Andrea Perry ’93 doesn’t watch the evening news quite like the rest of us. For her, every story about a teen in crisis is a call to action. Having spent more than a decade working for YouthConnect, a program of the Boys & Girls Club of Boston, Perry has seen the devastating effects of violence, drugs, and poverty on the health and well-being of young people, and she’s made it her mission to help troubled teens turn their lives around. “These kids and their families want help,” she says, “but often they just don’t know what to do.”
That’s where YouthConnect steps in. The antiviolence program places clinical social workers inside police districts in some of Greater Boston’s roughest neighborhoods. Perry herself has directly aided nearly a thousand children and families, counseled youth victims, and helped teen gang members leave their gangs, find jobs, and even attend college. Now as the executive director of YouthConnect, Perry has caught the attention of the White House, which honored her earlier this year with its Champions of Change award in Youth Violence Prevention.
Key to making a difference, she says, is the program’s approach of going to the homes of youth in crisis and addressing the entire family situation. “Sometimes the work we do with the parent—like dealing with depression or substance abuse—can stabilize the household,” says Perry, whose seven caseworkers each help 120 families per year receive vital city and state services.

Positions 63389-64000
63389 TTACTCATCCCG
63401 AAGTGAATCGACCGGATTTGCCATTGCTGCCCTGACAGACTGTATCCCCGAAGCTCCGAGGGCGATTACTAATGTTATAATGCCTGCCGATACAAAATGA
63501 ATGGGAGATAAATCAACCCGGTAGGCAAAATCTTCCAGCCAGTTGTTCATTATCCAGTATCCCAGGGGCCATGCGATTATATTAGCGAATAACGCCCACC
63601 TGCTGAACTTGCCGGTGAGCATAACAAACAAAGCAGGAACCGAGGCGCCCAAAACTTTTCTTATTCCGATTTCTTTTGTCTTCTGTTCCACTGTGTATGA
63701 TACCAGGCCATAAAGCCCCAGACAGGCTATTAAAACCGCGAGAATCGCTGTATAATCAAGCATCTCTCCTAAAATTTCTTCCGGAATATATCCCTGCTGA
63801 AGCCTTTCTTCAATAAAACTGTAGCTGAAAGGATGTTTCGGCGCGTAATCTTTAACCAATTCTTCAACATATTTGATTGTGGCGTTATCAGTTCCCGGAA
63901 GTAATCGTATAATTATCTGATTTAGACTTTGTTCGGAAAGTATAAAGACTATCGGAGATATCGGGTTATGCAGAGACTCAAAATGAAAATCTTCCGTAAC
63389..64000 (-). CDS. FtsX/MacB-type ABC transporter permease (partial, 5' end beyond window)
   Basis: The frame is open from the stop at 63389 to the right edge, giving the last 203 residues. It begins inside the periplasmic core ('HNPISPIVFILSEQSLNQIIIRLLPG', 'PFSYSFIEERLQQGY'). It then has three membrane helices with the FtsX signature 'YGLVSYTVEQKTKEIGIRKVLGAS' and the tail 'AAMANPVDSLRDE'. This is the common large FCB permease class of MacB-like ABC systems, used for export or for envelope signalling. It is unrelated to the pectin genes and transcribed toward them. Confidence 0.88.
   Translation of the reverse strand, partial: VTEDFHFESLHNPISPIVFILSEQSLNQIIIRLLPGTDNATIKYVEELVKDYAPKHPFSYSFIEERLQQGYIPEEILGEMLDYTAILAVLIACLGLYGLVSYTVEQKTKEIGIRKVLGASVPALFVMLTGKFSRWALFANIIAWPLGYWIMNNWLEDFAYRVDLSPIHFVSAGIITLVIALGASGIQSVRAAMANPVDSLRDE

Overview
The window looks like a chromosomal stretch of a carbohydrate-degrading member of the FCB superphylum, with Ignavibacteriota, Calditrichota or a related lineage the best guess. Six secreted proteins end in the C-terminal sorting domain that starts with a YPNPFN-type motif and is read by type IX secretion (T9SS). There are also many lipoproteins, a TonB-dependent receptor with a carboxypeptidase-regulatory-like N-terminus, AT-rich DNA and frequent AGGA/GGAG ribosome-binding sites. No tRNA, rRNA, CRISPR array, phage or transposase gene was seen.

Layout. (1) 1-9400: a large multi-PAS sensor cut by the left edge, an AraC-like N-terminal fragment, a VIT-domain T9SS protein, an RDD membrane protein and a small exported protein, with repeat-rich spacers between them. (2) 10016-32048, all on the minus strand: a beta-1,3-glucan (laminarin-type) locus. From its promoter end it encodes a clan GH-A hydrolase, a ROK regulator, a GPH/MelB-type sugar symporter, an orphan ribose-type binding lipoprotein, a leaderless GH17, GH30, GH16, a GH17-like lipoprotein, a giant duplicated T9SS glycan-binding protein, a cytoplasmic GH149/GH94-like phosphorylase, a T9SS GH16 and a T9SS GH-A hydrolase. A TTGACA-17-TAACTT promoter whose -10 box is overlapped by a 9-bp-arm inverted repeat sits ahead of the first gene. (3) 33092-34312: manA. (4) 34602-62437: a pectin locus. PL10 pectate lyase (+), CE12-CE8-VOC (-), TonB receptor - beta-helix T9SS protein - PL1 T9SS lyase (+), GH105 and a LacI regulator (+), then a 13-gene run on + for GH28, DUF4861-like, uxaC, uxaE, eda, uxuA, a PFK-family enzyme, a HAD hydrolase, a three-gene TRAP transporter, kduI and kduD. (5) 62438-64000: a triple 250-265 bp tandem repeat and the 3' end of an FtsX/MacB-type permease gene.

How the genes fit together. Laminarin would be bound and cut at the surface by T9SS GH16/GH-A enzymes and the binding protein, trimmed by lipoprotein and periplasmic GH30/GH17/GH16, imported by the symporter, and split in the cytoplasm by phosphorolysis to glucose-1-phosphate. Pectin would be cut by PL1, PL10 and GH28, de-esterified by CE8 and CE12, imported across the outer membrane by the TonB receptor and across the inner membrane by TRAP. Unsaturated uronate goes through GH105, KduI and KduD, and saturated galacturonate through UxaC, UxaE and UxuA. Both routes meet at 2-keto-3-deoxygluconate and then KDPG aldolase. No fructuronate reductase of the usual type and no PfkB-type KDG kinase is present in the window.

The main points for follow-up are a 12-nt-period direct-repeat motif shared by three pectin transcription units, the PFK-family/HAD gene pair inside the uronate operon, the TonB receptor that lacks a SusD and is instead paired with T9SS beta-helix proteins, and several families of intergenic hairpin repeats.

This collaborative approach works: Research by the Centers for Disease Control and Prevention found a 59 percent reduction in YouthConnect clients carrying weapons, a 64 percent drop in aggressive behavior, and a 71 percent decrease in teen victims of violence.
For Perry, those statistics have names and faces. Early in her social work career, she worked with one of the Boston area’s most feared young gang members and helped him become someone whose name no longer appears on police reports. Similarly, her hands-on approach helped to break the cycle of violence that had ensnared two brothers whose family’s gang connections were four generations deep. “It took time, but they both graduated from high school last year and are the first generation of college students in their family,” she says proudly.
The daughter of a state trooper and a nurse, Perry remembers going to work with her father in suburban Connecticut and hearing stationhouse discussions about social problems. Later, at Smith, Perry looked forward to “the 2 a.m. conversations with housemates about what’s happening in the world or debates about current events.” That constant exposure to different views helps her in her work to this day, she says.
With her work receiving national recognition, Perry’s mission now is to expand YouthConnect into other areas of Boston and to spread the word that this model works. “I want people to realize that the youth served by YC are the same as kids in their own neighborhoods,” she says, “and that we should hold out hope for them, care for them, and embrace them.”
Fall 2012 SAQ
Debra Michals is a frequent contributor to the SAQ
Photograph by Jessica Scranton